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4th Sunday of Ordinary Time

“Blessed are the poor…”  When we Christians hear this phrase we immediately think of the Beatitudes as Jesus taught them from his Sermon on the Mount.  But while we may easily recognize these words, what do they really mean?  Perhaps a deeper study of our readings for this week will help us understand…

Zephaniah 2:3, 3:12-13
Psalm 146:67, 8-9, 9-10
1 Corinthians 1:26-31
Mathew 5:1-12a

Our first reading comes from the book of the prophet Zephaniah.  If you’re looking for hope in the scriptures, I would avoid Zephaniah.  Although Zephaniah’s prophecy takes place during a time of great reform under King Josiah, his message is a dire warning to the people of Judah.  The Lord is angry and there will be fierce retribution for the people of Judah.  Does Zephaniah offer an hope?  Today’s passage offers this:  for “all you humble of the earth, who have followed his law… perhaps you may be sheltered on the day of the Lord’s anger.”  Even though the people turn back to the Lord under King Josiah, Zephaniah sees this as too little too late.  The Assyrians have already concurred the North, and soon the Babylonians will be coming for the South.  All that remains is humility.  Our Psalm echoes this spirit of the poor seen in our readings as we sing “Blessed are the poor in spirit, the kingdom of heaven is theirs.”

Our Gospel, which takes place shortly after last week’s story (gathering his first disciples), has Jesus giving the Sermon on the Mount.  Jesus climbs a hill, sits down, and gives us the Beatitudes:  “Blessed are the poor in spirit for theirs is the kingdom of heaven.”  It sounds nice, but what does it really mean?

As it starts out, on the surface, it shows a heavenly preference for the poor.  In this case, “the poor” represent those special classes protected by Mosaic Law (widows, orphans, foreigners, the poor of society)… but it goes farther than that.  A surface reading would seem to tell us that the poor need not worry about their lot in life because in they will be rewarded in the end.  While this may be true, it could also be read that those who are not poor are absolved of any duty toward them.  Quite the opposite.  Mosaic tradition, the Prophets, and Jesus here are saying we need to take an active role in protecting the poor.  Because the poor are considered blessed, those blessings then transfer to those who help, and in doing so, will see God.  This understanding of “transference” is something a modern audience might miss with a quick reading.  By helping those who are “blessed,” we become blessed ourselves.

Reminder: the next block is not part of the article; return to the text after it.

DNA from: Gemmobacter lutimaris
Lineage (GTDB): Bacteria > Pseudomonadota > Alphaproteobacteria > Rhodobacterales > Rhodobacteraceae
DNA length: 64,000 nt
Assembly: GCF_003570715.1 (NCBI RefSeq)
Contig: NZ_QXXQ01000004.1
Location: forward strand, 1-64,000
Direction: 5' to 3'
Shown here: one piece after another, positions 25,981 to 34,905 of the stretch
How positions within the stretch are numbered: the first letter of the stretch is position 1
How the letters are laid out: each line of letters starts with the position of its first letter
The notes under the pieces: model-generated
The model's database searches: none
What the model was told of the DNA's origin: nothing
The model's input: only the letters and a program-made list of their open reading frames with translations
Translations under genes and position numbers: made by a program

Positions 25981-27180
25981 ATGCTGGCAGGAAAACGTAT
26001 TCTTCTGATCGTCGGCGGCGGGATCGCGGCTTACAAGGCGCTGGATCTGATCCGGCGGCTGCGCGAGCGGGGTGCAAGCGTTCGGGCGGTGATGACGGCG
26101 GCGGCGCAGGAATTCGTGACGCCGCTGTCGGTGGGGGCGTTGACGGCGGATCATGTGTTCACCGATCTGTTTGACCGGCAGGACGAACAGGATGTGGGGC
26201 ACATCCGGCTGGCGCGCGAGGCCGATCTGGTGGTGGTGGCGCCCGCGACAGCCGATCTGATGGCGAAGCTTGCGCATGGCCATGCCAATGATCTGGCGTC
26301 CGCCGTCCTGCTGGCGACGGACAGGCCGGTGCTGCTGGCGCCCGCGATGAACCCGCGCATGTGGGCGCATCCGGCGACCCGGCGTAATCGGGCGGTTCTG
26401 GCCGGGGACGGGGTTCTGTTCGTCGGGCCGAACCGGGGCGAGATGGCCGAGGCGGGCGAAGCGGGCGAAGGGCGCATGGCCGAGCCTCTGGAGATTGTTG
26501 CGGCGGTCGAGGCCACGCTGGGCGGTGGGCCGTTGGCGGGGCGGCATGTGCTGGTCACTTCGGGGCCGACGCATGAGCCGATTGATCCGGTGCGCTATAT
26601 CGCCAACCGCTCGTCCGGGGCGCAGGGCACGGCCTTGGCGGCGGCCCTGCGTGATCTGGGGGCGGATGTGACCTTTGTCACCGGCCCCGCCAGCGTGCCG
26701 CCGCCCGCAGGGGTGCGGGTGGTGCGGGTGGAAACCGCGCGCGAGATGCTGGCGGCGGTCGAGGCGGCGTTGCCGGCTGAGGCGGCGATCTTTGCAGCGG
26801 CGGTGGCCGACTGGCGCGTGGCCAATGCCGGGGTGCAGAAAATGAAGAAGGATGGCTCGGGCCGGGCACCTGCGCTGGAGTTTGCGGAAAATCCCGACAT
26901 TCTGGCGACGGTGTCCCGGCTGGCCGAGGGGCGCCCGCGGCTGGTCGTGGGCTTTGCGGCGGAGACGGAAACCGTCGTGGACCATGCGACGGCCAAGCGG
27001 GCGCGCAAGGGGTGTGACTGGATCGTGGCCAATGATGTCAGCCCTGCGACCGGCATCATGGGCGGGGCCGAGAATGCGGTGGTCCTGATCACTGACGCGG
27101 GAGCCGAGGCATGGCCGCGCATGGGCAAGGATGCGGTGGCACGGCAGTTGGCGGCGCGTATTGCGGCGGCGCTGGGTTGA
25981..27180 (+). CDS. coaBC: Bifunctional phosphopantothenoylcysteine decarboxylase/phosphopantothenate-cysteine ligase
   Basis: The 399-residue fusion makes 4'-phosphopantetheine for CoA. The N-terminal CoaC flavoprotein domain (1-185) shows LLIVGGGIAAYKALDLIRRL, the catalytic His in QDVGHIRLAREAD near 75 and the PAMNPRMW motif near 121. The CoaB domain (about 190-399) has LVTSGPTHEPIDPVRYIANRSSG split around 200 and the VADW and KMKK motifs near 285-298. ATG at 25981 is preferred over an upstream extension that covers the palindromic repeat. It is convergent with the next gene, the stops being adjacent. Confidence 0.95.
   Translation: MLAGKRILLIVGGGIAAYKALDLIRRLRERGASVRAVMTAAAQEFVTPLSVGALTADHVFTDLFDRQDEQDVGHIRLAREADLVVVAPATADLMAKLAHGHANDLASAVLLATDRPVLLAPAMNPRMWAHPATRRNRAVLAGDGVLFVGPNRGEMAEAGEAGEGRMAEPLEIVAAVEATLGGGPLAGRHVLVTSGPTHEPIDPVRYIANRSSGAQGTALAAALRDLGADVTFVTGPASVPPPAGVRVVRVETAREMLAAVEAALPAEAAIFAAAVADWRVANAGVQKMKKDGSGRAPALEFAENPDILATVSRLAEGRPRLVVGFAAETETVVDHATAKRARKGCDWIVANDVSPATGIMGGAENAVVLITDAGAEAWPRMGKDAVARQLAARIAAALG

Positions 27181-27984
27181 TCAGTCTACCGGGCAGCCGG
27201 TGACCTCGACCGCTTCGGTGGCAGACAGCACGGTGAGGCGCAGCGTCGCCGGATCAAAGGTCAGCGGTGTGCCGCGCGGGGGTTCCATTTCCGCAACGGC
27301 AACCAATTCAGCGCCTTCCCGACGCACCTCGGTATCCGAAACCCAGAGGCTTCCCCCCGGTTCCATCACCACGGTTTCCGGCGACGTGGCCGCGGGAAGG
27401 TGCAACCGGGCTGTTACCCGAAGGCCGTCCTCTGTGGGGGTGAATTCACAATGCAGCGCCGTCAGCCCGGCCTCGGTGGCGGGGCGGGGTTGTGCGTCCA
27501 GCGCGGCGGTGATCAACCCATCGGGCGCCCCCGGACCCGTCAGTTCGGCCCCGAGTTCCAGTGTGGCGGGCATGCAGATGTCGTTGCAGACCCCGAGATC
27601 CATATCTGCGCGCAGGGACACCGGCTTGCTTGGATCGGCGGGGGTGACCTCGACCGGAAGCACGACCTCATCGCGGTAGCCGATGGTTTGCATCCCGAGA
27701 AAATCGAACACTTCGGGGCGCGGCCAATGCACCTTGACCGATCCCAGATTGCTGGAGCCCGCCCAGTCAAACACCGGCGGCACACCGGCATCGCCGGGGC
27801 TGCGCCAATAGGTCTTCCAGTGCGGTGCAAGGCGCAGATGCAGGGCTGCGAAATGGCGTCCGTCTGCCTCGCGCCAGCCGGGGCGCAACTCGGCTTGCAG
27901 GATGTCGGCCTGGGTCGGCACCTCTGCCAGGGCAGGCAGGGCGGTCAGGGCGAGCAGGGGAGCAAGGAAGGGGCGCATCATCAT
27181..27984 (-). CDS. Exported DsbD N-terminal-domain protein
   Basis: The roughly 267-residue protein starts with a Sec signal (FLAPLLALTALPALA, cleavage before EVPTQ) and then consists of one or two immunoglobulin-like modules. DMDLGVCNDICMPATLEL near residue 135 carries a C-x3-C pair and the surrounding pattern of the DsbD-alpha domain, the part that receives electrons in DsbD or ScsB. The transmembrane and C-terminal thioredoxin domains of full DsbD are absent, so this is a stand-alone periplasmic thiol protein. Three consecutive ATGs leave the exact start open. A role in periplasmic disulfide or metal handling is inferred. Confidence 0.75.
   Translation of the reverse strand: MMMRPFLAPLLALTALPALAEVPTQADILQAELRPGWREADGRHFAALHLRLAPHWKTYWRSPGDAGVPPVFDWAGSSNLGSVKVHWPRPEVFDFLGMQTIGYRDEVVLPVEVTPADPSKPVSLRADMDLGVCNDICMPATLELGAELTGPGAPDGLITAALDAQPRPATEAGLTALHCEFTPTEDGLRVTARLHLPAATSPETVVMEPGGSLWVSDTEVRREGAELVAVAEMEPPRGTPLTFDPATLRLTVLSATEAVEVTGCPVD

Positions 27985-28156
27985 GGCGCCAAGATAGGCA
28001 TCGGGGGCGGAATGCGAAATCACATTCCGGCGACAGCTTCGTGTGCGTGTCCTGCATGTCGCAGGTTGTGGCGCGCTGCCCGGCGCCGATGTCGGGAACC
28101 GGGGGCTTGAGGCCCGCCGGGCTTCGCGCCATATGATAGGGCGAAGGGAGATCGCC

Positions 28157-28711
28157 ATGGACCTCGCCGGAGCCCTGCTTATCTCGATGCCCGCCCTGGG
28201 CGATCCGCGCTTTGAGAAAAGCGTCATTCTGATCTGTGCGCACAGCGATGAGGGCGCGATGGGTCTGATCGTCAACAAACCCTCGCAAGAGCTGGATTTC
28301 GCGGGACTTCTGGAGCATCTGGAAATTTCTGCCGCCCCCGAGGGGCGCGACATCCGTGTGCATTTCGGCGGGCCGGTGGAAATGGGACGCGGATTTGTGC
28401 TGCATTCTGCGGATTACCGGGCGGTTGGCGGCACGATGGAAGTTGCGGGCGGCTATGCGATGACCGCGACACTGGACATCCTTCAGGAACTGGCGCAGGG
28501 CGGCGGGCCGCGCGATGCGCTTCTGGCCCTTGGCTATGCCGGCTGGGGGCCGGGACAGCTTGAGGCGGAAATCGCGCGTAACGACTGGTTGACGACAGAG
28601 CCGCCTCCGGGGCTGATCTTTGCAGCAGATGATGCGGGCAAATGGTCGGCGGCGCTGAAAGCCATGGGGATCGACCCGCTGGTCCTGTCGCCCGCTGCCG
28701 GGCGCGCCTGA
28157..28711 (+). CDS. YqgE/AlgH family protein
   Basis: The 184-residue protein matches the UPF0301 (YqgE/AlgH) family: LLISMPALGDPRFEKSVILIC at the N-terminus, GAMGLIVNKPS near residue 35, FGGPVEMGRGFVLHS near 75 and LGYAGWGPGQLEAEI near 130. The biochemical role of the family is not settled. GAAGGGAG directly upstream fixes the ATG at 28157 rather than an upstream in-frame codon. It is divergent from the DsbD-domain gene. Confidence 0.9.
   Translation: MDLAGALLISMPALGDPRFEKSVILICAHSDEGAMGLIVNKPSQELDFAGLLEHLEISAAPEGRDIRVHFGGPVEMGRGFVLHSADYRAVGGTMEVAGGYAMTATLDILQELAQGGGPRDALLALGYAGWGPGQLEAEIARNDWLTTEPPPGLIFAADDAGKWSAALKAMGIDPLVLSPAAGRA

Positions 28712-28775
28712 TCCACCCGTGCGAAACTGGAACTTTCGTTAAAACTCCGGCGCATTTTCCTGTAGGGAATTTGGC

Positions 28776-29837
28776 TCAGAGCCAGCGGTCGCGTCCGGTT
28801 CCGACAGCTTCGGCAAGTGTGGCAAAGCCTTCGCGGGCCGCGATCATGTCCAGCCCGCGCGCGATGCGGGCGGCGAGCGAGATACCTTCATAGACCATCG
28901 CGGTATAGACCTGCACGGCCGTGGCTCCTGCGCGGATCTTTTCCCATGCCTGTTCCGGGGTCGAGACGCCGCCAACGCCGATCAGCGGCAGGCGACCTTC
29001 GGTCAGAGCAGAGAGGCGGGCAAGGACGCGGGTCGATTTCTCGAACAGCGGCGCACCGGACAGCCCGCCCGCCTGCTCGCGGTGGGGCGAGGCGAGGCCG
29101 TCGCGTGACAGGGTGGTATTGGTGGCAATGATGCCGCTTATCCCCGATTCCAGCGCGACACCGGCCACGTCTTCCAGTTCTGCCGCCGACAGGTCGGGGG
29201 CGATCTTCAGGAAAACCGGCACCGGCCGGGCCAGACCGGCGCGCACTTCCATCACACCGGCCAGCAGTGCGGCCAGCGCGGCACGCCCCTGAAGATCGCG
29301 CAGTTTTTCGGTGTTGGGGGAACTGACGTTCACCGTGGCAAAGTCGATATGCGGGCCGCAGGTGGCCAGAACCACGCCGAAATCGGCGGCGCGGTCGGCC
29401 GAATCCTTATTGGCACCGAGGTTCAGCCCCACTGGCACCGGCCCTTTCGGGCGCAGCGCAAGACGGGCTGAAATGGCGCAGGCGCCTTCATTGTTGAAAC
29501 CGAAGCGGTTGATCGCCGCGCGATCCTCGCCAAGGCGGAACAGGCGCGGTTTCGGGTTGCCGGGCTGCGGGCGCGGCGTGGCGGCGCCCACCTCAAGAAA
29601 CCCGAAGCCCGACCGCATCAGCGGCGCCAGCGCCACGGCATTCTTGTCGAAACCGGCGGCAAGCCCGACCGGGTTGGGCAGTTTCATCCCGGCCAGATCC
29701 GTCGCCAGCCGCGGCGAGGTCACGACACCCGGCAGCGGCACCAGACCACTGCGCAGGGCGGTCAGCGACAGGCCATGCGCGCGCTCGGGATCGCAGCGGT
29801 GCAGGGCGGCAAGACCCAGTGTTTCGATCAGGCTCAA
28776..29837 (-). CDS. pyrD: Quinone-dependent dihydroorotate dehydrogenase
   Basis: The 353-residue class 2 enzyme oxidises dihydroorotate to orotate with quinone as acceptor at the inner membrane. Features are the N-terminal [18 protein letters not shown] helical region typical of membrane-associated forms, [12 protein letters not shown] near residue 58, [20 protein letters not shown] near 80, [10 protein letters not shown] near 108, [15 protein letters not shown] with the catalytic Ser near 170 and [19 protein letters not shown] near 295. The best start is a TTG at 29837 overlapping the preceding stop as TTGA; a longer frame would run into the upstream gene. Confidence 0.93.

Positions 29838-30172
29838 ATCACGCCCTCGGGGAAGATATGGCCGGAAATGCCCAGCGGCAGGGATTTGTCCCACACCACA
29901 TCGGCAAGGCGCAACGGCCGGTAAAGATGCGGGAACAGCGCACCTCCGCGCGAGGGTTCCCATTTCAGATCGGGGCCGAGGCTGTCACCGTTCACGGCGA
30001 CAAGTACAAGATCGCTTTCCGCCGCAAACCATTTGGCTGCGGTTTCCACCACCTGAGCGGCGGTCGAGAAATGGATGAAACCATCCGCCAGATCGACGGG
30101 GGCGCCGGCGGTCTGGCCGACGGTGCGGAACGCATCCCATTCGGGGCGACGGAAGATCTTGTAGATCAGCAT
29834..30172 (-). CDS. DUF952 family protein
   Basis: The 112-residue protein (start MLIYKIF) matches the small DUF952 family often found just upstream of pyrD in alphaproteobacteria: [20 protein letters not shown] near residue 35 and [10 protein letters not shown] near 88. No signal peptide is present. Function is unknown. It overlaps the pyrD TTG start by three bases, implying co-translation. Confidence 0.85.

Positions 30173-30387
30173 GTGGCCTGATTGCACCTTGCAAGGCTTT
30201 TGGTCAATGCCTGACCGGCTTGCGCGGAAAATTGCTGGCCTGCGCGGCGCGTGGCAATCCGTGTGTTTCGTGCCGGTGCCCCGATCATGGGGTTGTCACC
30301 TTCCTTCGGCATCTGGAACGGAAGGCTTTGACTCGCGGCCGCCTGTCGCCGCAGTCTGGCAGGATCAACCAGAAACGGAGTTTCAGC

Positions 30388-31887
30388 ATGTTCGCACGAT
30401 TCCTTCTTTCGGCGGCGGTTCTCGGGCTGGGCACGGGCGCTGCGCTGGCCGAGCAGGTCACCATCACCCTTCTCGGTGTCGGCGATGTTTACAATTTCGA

Our second reading continues our study of Paul’s first letter to the Corinthians.  Though not directly related to our theme of the Beatitudes, Paul reminds us that we were not chosen for our wisdom, wealth, or power.  Instead, “God chose the foolish of the world to shame the wise.”  In fact, if we are to boast of anything, we “should boast in the Lord.”  Again, it’s not our great deeds that save us, but rather our humility.

Final Thoughts:

I have to admit… for a long time I struggled with the Beatitudes.  On the surface it seems someone like me has little to recommend them to the kingdom of heaven.  Look again at the list:  The poor, those who mourn, the meek, the hungry, the merciful, the clean of heart, the peacemakers, the persecuted.  All these people would appear to have a better chance of getting into Heaven than me.  My everyday life doesn’t really reflect these conditions… at least, not in the way they effect so many others.  Is there any hope?

But then I was taught that these Beatitudes are just part of a deeper theme that not only runs through Matthew’s Gospel, but through our overall Christian ethic.  Reading scripture like this requires us to dig deeper, and try to understand these words like those who first heard them, that is in the spirit of the Mosaic Law.  We need to understand that all these people in need are a protected class in the eyes of the Lord, and that we, as the Lord’s followers, have a duty to serve these people in need.  We may not be poor, but we have a duty to help the poor.  We may not be mourning, but we have a duty to help those who mourn.

There are also times in our lives where we ourselves may be poor or mourning, but when we are not, we owe a duty to those who are.  This understanding not only brings greater meaning to the Beatitudes, but they form an ethical thread that we will see again and again as we journey through Matthew’s Gospel, like when we hear, “Do to others whatever you would have them do to you.” (Matt 7:12), or “whatever you did for one of these least brothers of mine, you did for me.”  (Matt 25:40).


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